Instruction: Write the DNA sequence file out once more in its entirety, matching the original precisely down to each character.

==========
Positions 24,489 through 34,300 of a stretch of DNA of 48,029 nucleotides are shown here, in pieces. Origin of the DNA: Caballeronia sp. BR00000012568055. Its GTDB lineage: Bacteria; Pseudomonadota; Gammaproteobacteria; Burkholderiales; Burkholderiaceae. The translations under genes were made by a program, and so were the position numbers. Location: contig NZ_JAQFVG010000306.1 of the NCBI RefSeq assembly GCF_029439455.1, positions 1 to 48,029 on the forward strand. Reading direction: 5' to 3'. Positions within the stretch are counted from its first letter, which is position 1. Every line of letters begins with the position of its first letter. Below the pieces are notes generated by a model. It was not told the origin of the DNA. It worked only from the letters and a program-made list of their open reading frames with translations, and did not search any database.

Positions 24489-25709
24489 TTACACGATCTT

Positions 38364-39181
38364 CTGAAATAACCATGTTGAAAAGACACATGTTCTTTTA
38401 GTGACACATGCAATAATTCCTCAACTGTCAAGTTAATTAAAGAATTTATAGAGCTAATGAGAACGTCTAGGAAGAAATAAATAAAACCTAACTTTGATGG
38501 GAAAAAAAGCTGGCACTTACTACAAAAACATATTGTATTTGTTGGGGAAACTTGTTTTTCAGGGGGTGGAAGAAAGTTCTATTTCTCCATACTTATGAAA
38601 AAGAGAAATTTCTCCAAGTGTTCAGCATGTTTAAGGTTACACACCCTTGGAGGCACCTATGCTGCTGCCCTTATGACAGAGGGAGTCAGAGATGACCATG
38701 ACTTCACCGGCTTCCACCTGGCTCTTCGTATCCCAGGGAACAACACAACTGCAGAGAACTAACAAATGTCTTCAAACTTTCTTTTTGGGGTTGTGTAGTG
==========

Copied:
Positions 24,489 through 34,300 of a stretch of DNA of 48,029 nucleotides are shown here, in pieces. Origin of the DNA: Caballeronia sp. BR00000012568055. Its GTDB lineage: Bacteria; Pseudomonadota; Gammaproteobacteria; Burkholderiales; Burkholderiaceae. The translations under genes were made by a program, and so were the position numbers. Location: contig NZ_JAQFVG010000306.1 of the NCBI RefSeq assembly GCF_029439455.1, positions 1 to 48,029 on the forward strand. Reading direction: 5' to 3'. Positions within the stretch are counted from its first letter, which is position 1. Every line of letters begins with the position of its first letter. Below the pieces are notes generated by a model. It was not told the origin of the DNA. It worked only from the letters and a program-made list of their open reading frames with translations, and did not search any database.

Positions 24489-25709
24489 TTACACGATCTT

Positions 38364-39181
38364 CTGAAATAACCATGTTGAAAAGACACATGTTCTTTTA
38401 GTGACACATGCAATAATTCCTCAACTGTCAAGTTAATTAAAGAATTTATAGAGCTAATGAGAACGTCTAGGAAGAAATAAATAAAACCTAACTTTGATGG
38501 GAAAAAAAGCTGGCACTTACTACAAAAACATATTGTATTTGTTGGGGAAACTTGTTTTTCAGGGGGTGGAAGAAAGTTCTATTTCTCCATACTTATGAAA
38601 AAGAGAAATTTCTCCAAGTGTTCAGCATGTTTAAGGTTACACACCCTTGGAGGCACCTATGCTGCTGCCCTTATGACAGAGGGAGTCAGAGATGACCATG
38701 ACTTCACCGGCTTCCACCTGGCTCTTCGTATCCCAGGGAACAACACAACTGCAGAGAACTAACAAATGTCTTCAAACTTTCTTTTTGGGGTTGTGTAGTG